BISMARCK — State Superintendent Kirsten Baesler says the decision to reopen schools for in-person instruction or to continue with distance learning should be made by local school boards and communities.
Baesler and school board members across the state met remotely Wednesday, July 1, to discuss questions related to instruction for the 2020-21 school year amid the coronavirus pandemic.
The North Dakota Department of Public Instruction, headed by Baesler, is working with the Department of Health and the governor's office to create guidelines for state public schools' reopening in the fall. Baesler said she hopes to have official guidelines to school districts by mid-July, which would give school boards time to consult with local health departments, students and families to develop a plan.
"It is my opinion that as much of the decision-making authority needs to lie in the hands of our local school board members, who are elected by their community members, in concert with the local public health units," Baesler said.
In the past week, North Dakota's number of coronavirus cases has continued to steadily increase, and 38 states have had recent growth in the number of newly reported cases within the last 14 days, according to the New York Times.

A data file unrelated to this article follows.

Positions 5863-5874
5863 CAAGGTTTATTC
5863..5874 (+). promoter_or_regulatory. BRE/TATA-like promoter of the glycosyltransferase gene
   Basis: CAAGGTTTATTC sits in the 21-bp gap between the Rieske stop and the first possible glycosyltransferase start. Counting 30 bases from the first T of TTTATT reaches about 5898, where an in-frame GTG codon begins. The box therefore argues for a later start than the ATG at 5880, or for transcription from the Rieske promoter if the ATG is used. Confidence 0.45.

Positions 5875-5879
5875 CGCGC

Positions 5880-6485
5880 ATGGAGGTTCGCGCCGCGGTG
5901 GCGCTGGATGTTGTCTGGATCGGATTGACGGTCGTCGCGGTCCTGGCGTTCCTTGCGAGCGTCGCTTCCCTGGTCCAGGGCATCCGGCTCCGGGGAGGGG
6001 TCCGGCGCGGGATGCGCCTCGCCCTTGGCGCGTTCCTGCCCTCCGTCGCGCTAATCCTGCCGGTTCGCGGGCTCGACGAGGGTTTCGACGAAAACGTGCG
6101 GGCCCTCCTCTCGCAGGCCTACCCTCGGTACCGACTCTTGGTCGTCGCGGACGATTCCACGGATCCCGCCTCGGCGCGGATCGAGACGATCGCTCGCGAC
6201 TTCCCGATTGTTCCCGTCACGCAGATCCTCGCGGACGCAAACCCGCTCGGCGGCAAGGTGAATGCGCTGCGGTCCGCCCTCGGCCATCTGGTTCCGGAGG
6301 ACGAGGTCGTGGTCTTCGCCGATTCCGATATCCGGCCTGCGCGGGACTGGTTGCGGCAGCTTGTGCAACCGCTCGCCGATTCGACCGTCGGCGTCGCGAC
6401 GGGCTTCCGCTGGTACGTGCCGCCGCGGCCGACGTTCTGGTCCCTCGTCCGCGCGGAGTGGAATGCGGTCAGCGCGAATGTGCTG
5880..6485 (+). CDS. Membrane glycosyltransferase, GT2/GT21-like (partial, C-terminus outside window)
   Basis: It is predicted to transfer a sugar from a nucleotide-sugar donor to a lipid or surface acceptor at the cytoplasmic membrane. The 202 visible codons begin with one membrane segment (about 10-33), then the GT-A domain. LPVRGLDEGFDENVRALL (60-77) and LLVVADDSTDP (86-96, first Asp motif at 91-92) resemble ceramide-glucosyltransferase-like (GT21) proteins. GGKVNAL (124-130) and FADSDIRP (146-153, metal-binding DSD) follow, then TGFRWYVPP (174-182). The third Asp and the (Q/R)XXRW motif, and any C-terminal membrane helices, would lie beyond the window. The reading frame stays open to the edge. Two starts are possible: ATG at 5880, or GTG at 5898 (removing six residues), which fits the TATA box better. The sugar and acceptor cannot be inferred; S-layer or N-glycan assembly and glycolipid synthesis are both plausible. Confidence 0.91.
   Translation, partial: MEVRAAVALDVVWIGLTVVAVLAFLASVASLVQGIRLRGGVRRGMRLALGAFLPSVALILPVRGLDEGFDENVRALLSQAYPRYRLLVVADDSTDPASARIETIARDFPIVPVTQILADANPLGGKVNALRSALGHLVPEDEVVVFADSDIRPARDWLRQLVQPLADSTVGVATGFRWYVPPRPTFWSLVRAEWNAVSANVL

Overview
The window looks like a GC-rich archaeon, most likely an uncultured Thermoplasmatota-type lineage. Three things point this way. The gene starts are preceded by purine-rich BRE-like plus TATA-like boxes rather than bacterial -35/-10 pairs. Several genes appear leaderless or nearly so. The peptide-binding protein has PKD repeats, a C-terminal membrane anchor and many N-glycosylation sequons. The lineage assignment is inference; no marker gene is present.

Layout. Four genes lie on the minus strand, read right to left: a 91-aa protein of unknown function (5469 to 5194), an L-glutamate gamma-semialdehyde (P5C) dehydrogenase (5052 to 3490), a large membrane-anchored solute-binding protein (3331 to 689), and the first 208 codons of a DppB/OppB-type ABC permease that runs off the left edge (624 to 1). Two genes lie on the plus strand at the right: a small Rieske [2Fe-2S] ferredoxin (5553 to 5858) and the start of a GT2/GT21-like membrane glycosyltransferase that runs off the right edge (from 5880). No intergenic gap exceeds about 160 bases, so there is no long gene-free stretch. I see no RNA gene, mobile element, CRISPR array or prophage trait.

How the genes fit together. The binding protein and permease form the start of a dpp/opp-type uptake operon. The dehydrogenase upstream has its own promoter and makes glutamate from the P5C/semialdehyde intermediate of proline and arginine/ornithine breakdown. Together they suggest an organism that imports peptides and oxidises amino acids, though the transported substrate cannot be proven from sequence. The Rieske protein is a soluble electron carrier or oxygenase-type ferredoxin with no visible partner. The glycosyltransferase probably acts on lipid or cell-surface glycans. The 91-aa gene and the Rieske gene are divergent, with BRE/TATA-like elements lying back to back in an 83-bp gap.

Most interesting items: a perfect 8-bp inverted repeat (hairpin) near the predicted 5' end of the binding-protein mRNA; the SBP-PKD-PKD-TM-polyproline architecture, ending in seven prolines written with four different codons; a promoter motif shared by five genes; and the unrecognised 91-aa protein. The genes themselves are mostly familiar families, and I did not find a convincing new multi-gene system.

In discussions with local education leaders, Baesler said many expressed the need for an extension to Gov. Doug Burgum's executive order that allows distance learning to count toward instructional time, which they said would give districts additional freedom in deciding the type of instruction to pursue.
Baesler said there should be guidelines and requirements for districts to follow, but what that looks like is up to each community. For example, schools should have a plan for coronavirus screening and a prepared response in the event of a confirmed case, but communities should decide what those plans and responses are, she said.
She said she will work closely with colleagues in the federal government to ensure federal funding is benefiting all students.
"Regardless of your ZIP code, students in every area of North Dakota and every area of this country need to be safe when they return to schools," Baesler said.
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